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Sunday, 27 May 2018

Reviews: Overkill, Graveyard, '77, Duel (Reviews By Paul H)

Overkill: Live In Overhausen (Nuclear Blast)

Few people in the metal scene dislike New Jersey’s thrash pioneers Overkill. Those that do are wrong. The band were already a vital force by 1983 as the first wave of US thrash bands began to emerge. Metallica, Slayer, Exodus, Anthrax and Testament all stood alongside the pioneering assault of Bobby 'Blitz' Ellsworth and crew. 1985 saw the debut release, the still fresh Feel The Fire. Over the last 33 years, Overkill has followed its own path with 18 studio albums, tours and never once have I seen them and felt anything but awe. This is a band who are wedded to their craft and don’t give a fuck about anyone else. As far as thrash goes, I’d be happy to say that Overkill stand alongside Kreator as the two bands who always followed their own star.

Recorded in Oberhausen in April 2016 (re-christened Overhausen for the special event), the band played two albums in their entirely. These were Horrorscope (1991) and Feel The Fire (1985). The band picked these two as they were both celebrating milestone anniversaries. Although only Ellsworth and bassist D.D. Verni remain from the original wrecking crew, the current outfit of Ellsworth, Verni, lead guitarist Dave Linsk, rhythm Derek ‘The Skull’ Tailer and drummer Jason Bittner ensure that Overkill remain as vital today as they did back in those fresh-faced days of the early 1980s. Listening to this album, it’s impossible not to bang the head, smile at the between song banter and remain in awe at how good music written 33 years ago still is.

Listen to Rotten To The Core, still utterly fantastic. Feel the sharpness on opener Coma, or the blistering Nice Day … For A Funeral. Overkill remain one of the most essential bands in metal and this album demonstrates that to the full. 9/10

Graveyard: Peace (Nuclear Blast)

Formed in Gothenburg in 2006, the psychedelic sound of Graveyard has been around for some time. It was 2011’s Hisingen Blues which really pushed the band to my attention, a fabulous riff and groove laden feast of old school retro sounds but with a fresh take. My live experience with the band has been less impressive, with the band arriving late at BOA and pissed off the stage at Download due to the torrential rain. Having split in 2016, the band reformed again a year later, and Peace is the fifth album in the catalogue, following on from Innocence & Decadence which was released in 2015. Peace contains ten tracks which in many ways are typical Graveyard. The duel vocals of Joakin Nilsson and Jonathan Larocca-Ramm combine to great effect, whilst the riffs remain fuzzy, heavy and enticing.

Tracks such as Cold Love demonstrate the band’s love of a good melody, the Bonham style thundering drums of Oskar Bergheim rampant. There are the usual sedentary moments, which allow you to catch the breath before the next magic carpet ride. Check out See The Day, a beautiful slow paced start which builds neatly before the chug of Please Don’t resumes normal service. With Truls Morch also contributing on vocals and bass, Nilsson and Larocca-Ramm are also able to release some neat guitar work throughout the album. This is a quality album from a band who are clearly intent on keeping their sound at all costs. There was a time when yet another stoner psychedelic fusion would have had me screaming. Graveyard don’t sit in that category. A warm welcome back to a band who on their day are quite special. 8/10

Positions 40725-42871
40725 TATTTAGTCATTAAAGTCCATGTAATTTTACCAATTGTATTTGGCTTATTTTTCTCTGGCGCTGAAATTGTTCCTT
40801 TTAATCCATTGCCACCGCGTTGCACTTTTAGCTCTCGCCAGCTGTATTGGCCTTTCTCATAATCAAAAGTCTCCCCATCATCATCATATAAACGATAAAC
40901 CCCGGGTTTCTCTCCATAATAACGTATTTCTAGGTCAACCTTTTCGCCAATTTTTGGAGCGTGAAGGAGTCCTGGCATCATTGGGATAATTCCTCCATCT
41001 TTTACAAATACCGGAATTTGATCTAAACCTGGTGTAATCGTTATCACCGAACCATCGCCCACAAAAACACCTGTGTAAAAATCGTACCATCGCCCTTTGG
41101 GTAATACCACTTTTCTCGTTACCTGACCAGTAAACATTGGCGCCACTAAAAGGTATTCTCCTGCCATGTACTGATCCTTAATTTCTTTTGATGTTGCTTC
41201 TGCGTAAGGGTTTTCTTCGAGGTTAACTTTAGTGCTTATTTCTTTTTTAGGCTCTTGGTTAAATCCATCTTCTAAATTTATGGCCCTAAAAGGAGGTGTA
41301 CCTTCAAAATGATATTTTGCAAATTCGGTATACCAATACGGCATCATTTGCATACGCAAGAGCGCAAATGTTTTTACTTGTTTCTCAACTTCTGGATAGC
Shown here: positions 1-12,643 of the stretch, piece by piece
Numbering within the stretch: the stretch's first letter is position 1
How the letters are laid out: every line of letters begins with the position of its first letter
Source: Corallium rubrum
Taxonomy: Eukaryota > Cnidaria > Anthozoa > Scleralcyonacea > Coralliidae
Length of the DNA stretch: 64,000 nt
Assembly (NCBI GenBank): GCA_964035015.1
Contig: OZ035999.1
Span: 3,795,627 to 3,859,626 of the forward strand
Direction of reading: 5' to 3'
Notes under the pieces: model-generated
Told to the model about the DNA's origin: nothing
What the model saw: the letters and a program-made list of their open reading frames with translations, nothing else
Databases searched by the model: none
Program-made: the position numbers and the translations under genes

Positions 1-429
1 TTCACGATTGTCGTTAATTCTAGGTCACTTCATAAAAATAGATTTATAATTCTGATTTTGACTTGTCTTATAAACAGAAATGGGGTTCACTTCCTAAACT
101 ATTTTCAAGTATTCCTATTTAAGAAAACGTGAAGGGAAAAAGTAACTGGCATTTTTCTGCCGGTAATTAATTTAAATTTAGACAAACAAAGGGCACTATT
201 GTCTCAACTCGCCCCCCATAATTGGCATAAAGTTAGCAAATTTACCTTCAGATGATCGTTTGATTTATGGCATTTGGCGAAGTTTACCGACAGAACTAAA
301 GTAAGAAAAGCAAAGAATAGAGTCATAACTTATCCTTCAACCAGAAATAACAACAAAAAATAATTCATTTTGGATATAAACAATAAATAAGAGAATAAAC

‘77: Bright Gloom (Century Media)

Formed in 2006 initially as a tribute to AC/DC’s seminal 1977 album Let There Be Rock, hence the name, ‘77 is a four-piece rock band from Barcelona. Bright Gloom is their fifth album although it’s the first I’ve ever heard by the band. Full of seventies influences with everything from AC/DC, The Who through to The Stooges and Black Sabbath, evident on the doom riff heavy Who’s Fighting Who, there is much to appeal throughout. The sound is certainly fuzzy and distorted, capturing the era that the band are so heavily influenced by. At times mind, it’s a little too muffled; You Better Watch Out for example sounds like it was recorded in an outside toilet. However, it is the combination of styles which makes this album worth a listen, as no two songs sound the same despite the evident intention to capture a specific sound. 7/10

Duel: Live At The Electric Church (HPS Records)

We like Duel. The heavy stoner chugging, the weed infused chaos that infiltrates their music all get the heavy thumbs up. Recorded in an abandoned church turned DIY rock venue, this is six filthy tracks of Duel at their most raw. Limited polish applied, a rowdy crowd who no doubt all had a few beers on board roaring approval and just some down and dirty Duel at their finest. Massive riffs rain down from start to finish, with the 70s pro-metal sound superb. It’s gritty, but oh so good. Stand out track is probably the six-minute Fears Of The Dead, the title track from their excellent debut release of the same name, which is jaw droppingly good. Duel are a band that I never tire of listening to. 8/10

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